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by Arthur Dobrin
John Wiley & Sons, 2002
Review by Constantine Sandis on Jan 11th 2003

Ethics for Everyone

Ethics for Everyone guides the reader through a healthy mix of twenty-one real-life and fictitious situations demanding difficult ethical choices. From big questions such as ‘Is it moral for me to help someone commit suicide?’ to smaller everyday ones like ‘Should I confront people about their habits or what they wear?’ Arthur Dobrin’s approach to the issues at hand remains thoughtful, genuine, modest, helpful, and unpretentious throughout.

  The book divides into four parts beginning with a general introduction where a number of useful distinctions, terminologies, and approaches to ethical theory (normative ethics) are laid out. A brief ethical quiz follows, to be revisited after the reader has been through the third and fourth parts of the book, which, constituting its core, divide evenly into ethics with family & friends, and ethics in the world.

  Although Dobrin makes a point of relating the situations he presents to general ethical matters it is refreshing to see that the focus of the book remains on the particular practical questions at hand. Examples include a woman who keeps a rush of quarters which spew out of a pay phone once her call is finished, a couple who decide to move the wife’s eighty-five year old mother into a spare room rather than into a nursing home, and a coach who turns down one of the best players he tries out for his all-boy basketball team, simply because the boys refuse to play with a girl.       

  These stories, often taken from Dobrin’s own life (sometimes even the names are real) are set out at the start of every chapter, and are followed by a number of questions, such as, in the case of the pay phone money, ‘does it matter how much is found?’ The specific examples serve as a guide to more general themes and questions, with much of what was introduced in the first part of the book intermingled with various relevant facts. Yet they somehow also remain the focus of each chapter, illustrating both that any full understanding of the issues at hand involves our asking all sorts of questions, and that any serious mastering of abstract moral questions requires a certain familiarity with particular cases.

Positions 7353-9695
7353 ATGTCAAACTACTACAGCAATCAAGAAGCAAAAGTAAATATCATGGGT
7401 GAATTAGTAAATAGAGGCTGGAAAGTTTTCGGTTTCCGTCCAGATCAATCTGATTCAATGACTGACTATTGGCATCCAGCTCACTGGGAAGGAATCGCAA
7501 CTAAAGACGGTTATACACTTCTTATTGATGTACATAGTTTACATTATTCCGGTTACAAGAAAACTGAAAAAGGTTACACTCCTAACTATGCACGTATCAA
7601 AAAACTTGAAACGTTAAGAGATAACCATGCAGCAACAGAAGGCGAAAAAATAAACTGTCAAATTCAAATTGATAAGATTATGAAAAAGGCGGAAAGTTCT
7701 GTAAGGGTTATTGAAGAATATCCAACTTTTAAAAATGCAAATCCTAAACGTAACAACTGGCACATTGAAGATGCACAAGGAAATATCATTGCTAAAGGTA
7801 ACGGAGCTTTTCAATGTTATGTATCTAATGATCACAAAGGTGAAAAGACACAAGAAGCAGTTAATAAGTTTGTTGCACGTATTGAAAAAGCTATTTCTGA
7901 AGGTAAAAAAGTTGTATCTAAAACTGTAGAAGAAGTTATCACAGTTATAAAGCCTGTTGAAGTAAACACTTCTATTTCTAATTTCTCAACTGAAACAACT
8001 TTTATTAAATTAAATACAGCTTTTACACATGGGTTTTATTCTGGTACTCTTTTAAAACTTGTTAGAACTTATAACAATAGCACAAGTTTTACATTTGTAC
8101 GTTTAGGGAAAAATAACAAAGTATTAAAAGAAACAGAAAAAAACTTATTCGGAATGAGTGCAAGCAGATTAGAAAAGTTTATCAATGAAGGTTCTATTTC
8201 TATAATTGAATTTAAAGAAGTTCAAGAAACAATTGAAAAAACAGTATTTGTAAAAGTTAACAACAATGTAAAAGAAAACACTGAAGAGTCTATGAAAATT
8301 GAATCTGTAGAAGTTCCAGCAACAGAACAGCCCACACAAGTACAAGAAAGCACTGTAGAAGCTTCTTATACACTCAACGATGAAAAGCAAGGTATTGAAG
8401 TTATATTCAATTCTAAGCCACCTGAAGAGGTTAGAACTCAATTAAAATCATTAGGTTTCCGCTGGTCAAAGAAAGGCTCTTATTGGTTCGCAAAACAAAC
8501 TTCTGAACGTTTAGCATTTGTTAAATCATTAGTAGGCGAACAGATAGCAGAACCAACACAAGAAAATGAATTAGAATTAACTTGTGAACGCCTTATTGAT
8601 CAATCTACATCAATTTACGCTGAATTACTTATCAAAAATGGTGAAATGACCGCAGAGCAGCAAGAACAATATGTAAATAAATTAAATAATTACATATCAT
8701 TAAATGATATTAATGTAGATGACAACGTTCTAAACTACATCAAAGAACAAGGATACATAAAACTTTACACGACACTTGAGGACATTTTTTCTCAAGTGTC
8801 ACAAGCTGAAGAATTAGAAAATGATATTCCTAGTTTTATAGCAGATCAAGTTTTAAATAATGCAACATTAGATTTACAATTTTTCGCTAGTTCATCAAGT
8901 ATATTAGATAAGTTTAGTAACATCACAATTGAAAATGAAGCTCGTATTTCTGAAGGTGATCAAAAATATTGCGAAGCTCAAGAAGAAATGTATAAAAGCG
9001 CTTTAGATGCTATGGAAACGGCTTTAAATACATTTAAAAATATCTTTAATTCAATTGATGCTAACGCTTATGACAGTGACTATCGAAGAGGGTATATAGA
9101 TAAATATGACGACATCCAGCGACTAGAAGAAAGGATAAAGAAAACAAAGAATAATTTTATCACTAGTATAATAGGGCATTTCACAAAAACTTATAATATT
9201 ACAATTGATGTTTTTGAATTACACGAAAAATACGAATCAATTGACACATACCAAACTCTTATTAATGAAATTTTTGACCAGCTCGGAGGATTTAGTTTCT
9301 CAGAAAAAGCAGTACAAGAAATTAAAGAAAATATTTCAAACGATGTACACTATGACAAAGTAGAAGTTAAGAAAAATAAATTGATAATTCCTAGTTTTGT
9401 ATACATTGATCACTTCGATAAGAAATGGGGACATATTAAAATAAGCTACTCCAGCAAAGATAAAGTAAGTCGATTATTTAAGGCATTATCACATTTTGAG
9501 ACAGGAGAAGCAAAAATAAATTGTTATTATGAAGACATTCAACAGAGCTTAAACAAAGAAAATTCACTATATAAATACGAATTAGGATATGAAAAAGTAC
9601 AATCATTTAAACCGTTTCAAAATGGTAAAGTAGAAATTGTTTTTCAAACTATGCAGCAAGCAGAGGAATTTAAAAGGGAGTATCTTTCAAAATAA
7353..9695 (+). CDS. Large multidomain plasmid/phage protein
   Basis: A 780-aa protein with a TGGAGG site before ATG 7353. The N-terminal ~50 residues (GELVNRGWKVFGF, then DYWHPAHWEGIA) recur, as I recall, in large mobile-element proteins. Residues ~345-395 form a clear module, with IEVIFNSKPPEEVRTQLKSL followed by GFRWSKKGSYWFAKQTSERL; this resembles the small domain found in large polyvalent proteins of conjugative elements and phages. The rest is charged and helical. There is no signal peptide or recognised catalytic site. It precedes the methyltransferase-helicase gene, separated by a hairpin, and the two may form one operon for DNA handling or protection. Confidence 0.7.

Dobrin always ends each chapter with his own opinions on whether or not the individuals acted rightly. He is, nevertheless, keen to point out that often, there is no right or wrong answer to these dilemmas, and that where there is, it is not something that can be proven through either reason or empirical investigation. Consequently his view is often presented as clashing with those of his friends, peers, family and even of the various interviewee experts which include philosopher and animal rights activist Peter Singer, sports columnist George Vesey, psychotherapists Sherry Hartwell and Carol Targum, and West Point Military Academy graduate Stephen Arata.. The fact that Dobrin manages to do all this without falling into the traps of relativism (indeed without entering meta-ethics at all) bears testament to his determination to show, in the simplest way possible, just how complicated moral thinking can be. It also sets him aside from similarly Socratic writers such as Lou Marinoff, who feel more comfortable assuming a role of authority.

  This brings us to the hardest question Dobrin has to answer: ‘just who is this book intended for ?’. The title of course, tells us ‘everyone’, but clearly this isn’t a book for academics, or even first-year philosophy students (though it could serve as a nice dipping pot of examples). Rather, it is aimed at those who have always wondered about ethics, or been puzzled by it, but are after something more real or perhaps just less boring than a mere history of thinkers related to the subject, hence the intentionally low level throughout. Skeptics may wonder whether such readers would not profit more by from certain plays, films or novels. But the hope is, I think, that a book like this can aid the reader to get the most of such material, by helping her to structure any thoughts it may give rise to. This task would have been facilitated by had Dobrin distinguished further between rational, ethical and moral areas of inquiry, but one cannot have it all.


© 2003 Constantine Sandis


Constantine Sandis is currently completing his Ph.D. on The things we do and why we do them at the University of Reading. He also teaches in the Philosophy Department there, as well as at Campbell Harris, London.

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